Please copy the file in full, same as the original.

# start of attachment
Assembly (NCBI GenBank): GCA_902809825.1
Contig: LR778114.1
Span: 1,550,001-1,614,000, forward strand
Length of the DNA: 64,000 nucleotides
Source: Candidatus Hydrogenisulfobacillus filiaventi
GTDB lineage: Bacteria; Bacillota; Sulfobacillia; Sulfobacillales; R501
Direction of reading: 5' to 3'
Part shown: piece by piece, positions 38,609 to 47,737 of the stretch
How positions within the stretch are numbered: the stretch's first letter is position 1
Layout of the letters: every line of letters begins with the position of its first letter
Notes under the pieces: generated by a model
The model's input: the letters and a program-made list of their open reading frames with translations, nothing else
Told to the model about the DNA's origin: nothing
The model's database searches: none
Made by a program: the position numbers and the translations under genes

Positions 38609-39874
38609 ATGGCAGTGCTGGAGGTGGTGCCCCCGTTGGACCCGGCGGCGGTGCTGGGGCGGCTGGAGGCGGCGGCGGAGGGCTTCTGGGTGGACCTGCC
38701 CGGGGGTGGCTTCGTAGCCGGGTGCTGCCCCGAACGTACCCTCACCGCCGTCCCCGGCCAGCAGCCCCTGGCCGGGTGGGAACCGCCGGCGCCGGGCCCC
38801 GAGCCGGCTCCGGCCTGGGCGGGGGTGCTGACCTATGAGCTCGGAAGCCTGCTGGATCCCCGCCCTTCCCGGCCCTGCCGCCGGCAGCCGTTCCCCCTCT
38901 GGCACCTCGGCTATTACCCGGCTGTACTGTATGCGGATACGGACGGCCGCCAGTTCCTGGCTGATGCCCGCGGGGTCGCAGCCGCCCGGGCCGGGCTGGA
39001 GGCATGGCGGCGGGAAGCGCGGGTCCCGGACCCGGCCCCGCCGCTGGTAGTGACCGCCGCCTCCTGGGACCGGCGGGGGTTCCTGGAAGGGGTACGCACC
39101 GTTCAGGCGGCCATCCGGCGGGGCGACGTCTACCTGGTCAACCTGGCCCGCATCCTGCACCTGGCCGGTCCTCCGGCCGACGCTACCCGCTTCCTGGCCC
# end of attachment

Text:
Assembly (NCBI GenBank): GCA_902809825.1
Contig: LR778114.1
Span: 1,550,001-1,614,000, forward strand
Length of the DNA: 64,000 nucleotides
Source: Candidatus Hydrogenisulfobacillus filiaventi
GTDB lineage: Bacteria; Bacillota; Sulfobacillia; Sulfobacillales; R501
Direction of reading: 5' to 3'
Part shown: piece by piece, positions 38,609 to 47,737 of the stretch
How positions within the stretch are numbered: the stretch's first letter is position 1
Layout of the letters: every line of letters begins with the position of its first letter
Notes under the pieces: generated by a model
The model's input: the letters and a program-made list of their open reading frames with translations, nothing else
Told to the model about the DNA's origin: nothing
The model's database searches: none
Made by a program: the position numbers and the translations under genes

Positions 38609-39874
38609 ATGGCAGTGCTGGAGGTGGTGCCCCCGTTGGACCCGGCGGCGGTGCTGGGGCGGCTGGAGGCGGCGGCGGAGGGCTTCTGGGTGGACCTGCC
38701 CGGGGGTGGCTTCGTAGCCGGGTGCTGCCCCGAACGTACCCTCACCGCCGTCCCCGGCCAGCAGCCCCTGGCCGGGTGGGAACCGCCGGCGCCGGGCCCC
38801 GAGCCGGCTCCGGCCTGGGCGGGGGTGCTGACCTATGAGCTCGGAAGCCTGCTGGATCCCCGCCCTTCCCGGCCCTGCCGCCGGCAGCCGTTCCCCCTCT
38901 GGCACCTCGGCTATTACCCGGCTGTACTGTATGCGGATACGGACGGCCGCCAGTTCCTGGCTGATGCCCGCGGGGTCGCAGCCGCCCGGGCCGGGCTGGA
39001 GGCATGGCGGCGGGAAGCGCGGGTCCCGGACCCGGCCCCGCCGCTGGTAGTGACCGCCGCCTCCTGGGACCGGCGGGGGTTCCTGGAAGGGGTACGCACC
39101 GTTCAGGCGGCCATCCGGCGGGGCGACGTCTACCTGGTCAACCTGGCCCGCATCCTGCACCTGGCCGGTCCTCCGGCCGACGCTACCCGCTTCCTGGCCC